A couple of weeks ago, I heard a dean of admissions from the University of Virginia speak on the
dreaded subject of the college essay.
The gist of his speech? Be the best YOU.
He said, every year he reads countless essays from prospective applicants trying to be who they think UVA wants them to be.
Thomas Jefferson is my role model.
The Louisiana Purchase and me.
Why I Believe the Declaration of Independence Rocks!
And countless other themes that manage to mention the lawn, the academical village, or the rotunda.
The lawn at the University of Virginia.
These essays are not endearing to the admissions staff.
Because Thomas Jefferson founded the University of Virginia, and writing about him is a warning that student X is trying to push his or her unique, but angular self into the UVA circle.
And losing an opportunity to be themselves.
It got me thinking how this applies to so many things. How many times are you filling something out and you see:
Tell us a little something about yourself.
Or what about those bio fields in social media? Or if you’re a writer, what about the author blurb, or About Me page?
Like the college essay, these descriptions could be your one shot to sum up YOU.
Maybe you’re thinking they’ll eventually see who you are, but what if that first impression is your only opportunity to go from person X, to the eXtra special, unique you?
For instance, UVA gets twenty-nine thousand applicants a year. Pinterest currently has forty million users. Twitter even more. And hundreds of thousands of books are published in the U.S. every year.
There’s bound to be A LOT of circles. And when you’ve seen one circle, well…they all blur into one massive blob. They become like white noise.
If you’re trying to make an impact, looking for connections, or just trying to be seen, then you don’t want to be the white noise.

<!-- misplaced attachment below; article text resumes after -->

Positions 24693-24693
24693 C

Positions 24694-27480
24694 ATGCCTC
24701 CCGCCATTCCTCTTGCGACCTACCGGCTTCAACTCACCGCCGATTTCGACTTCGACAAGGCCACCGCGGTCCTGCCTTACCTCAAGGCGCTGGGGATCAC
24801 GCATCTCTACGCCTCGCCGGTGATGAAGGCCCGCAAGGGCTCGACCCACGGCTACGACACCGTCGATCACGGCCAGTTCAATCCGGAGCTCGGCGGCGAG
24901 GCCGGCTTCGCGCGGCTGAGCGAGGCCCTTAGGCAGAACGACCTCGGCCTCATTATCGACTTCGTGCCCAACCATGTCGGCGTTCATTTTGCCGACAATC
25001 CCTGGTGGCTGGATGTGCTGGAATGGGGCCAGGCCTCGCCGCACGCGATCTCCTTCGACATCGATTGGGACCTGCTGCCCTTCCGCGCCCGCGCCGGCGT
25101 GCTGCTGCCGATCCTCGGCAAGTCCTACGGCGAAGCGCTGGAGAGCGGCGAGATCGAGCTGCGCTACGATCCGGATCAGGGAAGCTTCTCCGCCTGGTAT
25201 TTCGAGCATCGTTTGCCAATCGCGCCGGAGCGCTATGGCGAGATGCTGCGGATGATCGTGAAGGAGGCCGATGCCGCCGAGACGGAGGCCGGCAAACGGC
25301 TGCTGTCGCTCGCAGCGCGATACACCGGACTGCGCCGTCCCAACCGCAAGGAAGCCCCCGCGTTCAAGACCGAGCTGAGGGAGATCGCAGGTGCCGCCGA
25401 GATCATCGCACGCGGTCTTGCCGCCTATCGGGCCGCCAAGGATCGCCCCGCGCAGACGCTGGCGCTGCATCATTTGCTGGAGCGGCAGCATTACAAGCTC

If you want to be found, then you kind of have to let your INNER WALDO shine.
Not that it’s easy. I struggle with filling out those short bios. Here’s the latest author bio I’ve written.
Coleen Patrick grew up in New Jersey, Virginia, Michigan, Louisiana, and Indiana. Always being the new kid, she learned that books and friends are precious—and dessert. She never met a dessert she didn’t like (except for flan).
When she’s not writing, reading (or avoiding flan), she enjoys TV, arts and crafts, quoting movies, and trying to take cool photos.
She lives in Virginia with her husband and two kids.
Now this is short, but it seemed to take me forever. Because I wanted to be me (well me, in a few sentences), but at the same time it was cringing to be real.
It’s not easy to allow a part of yourself to be vulnerable. In this particular case, I was afraid to be a little funny. Except funny is important to me.
So how can you get started telling a little about yourself?
It might help to ask yourself some questions:
What do I like best about myself? What are my talents, interests? What do I believe in? What would my perfect day look like? What would I do if I had unlimited time or energy?
Find a way to be true to yourself.
Because somewhere out there, whether it’s a university, an employer, Twitter, Instagram, Pinterest, a bookshelf…someone is looking for YOU.
Why not make it easy for them to see you?
Do you have any advice on how to sum up you? What would you do if you had unlimited energy?
Have a spectacular week!
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Stop by and say HI to Patricia Tilton at Children’s Books Heal. I think book reviews are VERY hard to write, but Patricia does an amazing job!